Today we’re excited to announce availability of our first Preview Release for RStudio 1.1, a major new release which includes the following new features:
- A Connections tab which makes it easy to connect to, explore, and view data in a variety of databases.
- A Terminal tab which provides fluid shell integration with the IDE, xterm emulation, and even support for full-screen terminal applications.
- An Object Explorer which can navigate deeply nested R data structures and objects.
- A new, modern dark theme and Retina-quality icons throughout.
- Improvements to the RStudio API which add power and flexibility to RStudio add-ins and packages.
- RStudio Server Pro support for floating licensing, notifications, self-service session management, a library of professional ODBC drivers, and more.
- Dozens of other small improvements and bugfixes.
You can try out these new features in the RStudio Preview Release.
Over the next few weeks we’ll be blogging about each of these new features. We start today with an overview of the integrated support for full-featured system terminals via the Terminal tab.
The Terminal tab provides access to the system shell within the RStudio IDE. Potential uses include advanced source-control operations, execution of long-running jobs, remote logins, and interactive full-screen terminal applications (e.g. text editors, terminal multiplexers).
The Terminal tab is next to the Console tab. Switch to the Terminal tab to automatically create a new terminal, ready to accept commands. If the tab isn’t visible, show it via Shift+Alt+T or the Tools -> Terminal -> Move Focus to Terminal menu. Here’s a terminal with the output of some simple commands:
Support for xterm enables use of full-screen programs:
Additional terminal sessions can be started using the New Terminal command on the terminal drop-down menu, or via Shift+Alt+R.
Each terminal session is independent, with its own system shell and buffer. Switch between them using the arrows next to the drop-down menu or by clicking on the terminal’s name in that menu.
Programs running in a terminal do not block the rest of the RStudio user-interface, so you can continue working in RStudio even when the terminal is busy. On Mac, Linux, or Server, a busy terminal will have (busy) next to its name, and the close [x] changes to a stop button:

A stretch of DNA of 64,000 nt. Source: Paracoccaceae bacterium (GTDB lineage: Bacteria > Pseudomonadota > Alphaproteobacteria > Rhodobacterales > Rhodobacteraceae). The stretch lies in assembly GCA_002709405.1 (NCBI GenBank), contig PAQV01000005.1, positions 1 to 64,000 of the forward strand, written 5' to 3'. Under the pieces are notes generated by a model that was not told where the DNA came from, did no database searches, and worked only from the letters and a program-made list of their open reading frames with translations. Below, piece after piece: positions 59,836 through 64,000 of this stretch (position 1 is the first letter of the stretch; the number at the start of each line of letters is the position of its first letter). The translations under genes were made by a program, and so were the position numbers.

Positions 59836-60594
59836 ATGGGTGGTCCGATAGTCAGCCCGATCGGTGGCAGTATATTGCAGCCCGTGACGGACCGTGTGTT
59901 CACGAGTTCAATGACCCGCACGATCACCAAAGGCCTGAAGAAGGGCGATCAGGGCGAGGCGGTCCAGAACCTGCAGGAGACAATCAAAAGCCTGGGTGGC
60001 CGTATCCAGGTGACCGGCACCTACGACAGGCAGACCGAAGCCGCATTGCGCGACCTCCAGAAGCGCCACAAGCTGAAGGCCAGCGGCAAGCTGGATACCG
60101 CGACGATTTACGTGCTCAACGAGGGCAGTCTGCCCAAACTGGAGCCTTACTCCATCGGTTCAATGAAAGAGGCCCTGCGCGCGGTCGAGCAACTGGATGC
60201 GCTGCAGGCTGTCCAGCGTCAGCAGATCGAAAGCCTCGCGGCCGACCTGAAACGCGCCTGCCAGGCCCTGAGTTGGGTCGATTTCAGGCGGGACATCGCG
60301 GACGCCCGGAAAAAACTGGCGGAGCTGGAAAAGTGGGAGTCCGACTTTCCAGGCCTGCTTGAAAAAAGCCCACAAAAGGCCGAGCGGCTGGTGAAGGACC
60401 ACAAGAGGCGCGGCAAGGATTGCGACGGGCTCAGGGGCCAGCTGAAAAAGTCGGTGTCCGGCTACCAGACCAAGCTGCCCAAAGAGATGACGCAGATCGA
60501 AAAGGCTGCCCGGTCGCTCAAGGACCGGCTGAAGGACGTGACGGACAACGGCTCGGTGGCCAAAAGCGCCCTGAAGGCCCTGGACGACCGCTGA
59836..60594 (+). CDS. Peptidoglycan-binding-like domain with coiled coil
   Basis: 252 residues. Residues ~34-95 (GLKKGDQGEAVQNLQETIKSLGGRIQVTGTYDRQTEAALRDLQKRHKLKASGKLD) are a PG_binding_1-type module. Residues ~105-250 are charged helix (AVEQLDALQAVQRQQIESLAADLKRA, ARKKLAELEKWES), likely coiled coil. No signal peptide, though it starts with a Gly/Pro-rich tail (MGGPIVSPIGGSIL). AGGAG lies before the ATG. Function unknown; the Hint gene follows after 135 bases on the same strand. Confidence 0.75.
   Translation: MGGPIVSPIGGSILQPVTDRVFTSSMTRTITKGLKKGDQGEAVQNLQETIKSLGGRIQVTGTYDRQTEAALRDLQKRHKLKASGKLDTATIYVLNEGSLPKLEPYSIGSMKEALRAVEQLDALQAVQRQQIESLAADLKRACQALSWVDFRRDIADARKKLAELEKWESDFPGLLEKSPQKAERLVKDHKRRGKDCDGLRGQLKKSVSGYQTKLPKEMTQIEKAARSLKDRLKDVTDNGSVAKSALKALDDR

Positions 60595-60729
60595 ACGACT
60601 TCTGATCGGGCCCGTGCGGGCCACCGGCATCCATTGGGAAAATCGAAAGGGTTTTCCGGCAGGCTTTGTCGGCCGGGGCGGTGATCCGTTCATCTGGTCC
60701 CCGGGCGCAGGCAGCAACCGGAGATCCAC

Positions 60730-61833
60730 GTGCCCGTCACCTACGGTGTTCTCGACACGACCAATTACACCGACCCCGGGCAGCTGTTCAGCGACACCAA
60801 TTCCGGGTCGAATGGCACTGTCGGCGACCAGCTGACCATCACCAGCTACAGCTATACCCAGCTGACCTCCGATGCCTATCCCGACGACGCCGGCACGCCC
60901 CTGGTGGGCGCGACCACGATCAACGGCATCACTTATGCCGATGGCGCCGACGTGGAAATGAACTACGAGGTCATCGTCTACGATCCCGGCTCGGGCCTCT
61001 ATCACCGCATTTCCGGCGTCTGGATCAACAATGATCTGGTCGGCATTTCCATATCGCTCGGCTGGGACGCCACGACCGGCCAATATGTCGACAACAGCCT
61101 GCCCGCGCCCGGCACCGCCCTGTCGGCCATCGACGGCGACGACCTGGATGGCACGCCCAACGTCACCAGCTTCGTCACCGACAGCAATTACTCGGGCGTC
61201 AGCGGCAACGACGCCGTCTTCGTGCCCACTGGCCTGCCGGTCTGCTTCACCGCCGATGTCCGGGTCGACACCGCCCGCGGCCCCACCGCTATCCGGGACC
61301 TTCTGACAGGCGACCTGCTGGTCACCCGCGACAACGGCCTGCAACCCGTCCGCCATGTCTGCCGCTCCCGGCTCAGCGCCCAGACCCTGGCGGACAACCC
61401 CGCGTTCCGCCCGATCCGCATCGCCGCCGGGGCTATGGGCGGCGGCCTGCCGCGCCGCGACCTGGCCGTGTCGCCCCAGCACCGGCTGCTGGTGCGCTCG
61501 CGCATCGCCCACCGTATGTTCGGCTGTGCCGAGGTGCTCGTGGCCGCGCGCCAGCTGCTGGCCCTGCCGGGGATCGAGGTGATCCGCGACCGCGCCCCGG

If there is a busy terminal (Mac, Linux, or Server) trying to exit RStudio (or any other operation that will stop the current R session) will give a warning. Proceeding will kill the running programs.
Run in Terminal
When editing a shell script in RStudio, the Run Selected Line(s) command (Cmd+Enter on Mac / Ctrl+Enter on others) executes the current line, or selection, in the current terminal. This can be used to step through a shell script line-by-line and observe the results in the terminal.
Here’s an example where Cmd+Enter was hit three times, with focus on the editor and the cursor starting on the first line.
In other text file types, including R source files, the new Send to Terminal command (Cmd+Alt+Enter on Mac, Ctrl+Alt+Enter on others) may be invoked to send the current selection to the current terminal. This can be handy for other languages with a command-line interpreter. Below, Python was started in the current terminal, then Cmd+Alt+Enter was used to step through each line of the Python source file.
To close a terminal session, use the Close Terminal command on the Terminal dropdown menu, click the [x] on the far-right of the Terminal pane toolbar, or exit from within the shell itself.
If the Terminal tab is not useful to your workflows, simply click the [x] on the tab itself to close it, and it will not reappear in future RStudio sessions. To restore the tab, start a terminal via the Tools/Terminal/New Terminal menu command.
Various aspects of the terminal can be configured with the new Terminal Options pane. Invoke with Tools/Global Options… and click on the Terminal icon.
Windows-Specific Shell Options
On the RStudio IDE for Microsoft Windows, you can select between Git-Bash, Command Prompt, Windows PowerShell, or the Windows Subsystem for Linux. The choices available depend on what is installed on the system.
We hope you try out the preview and let us know how we can make it better.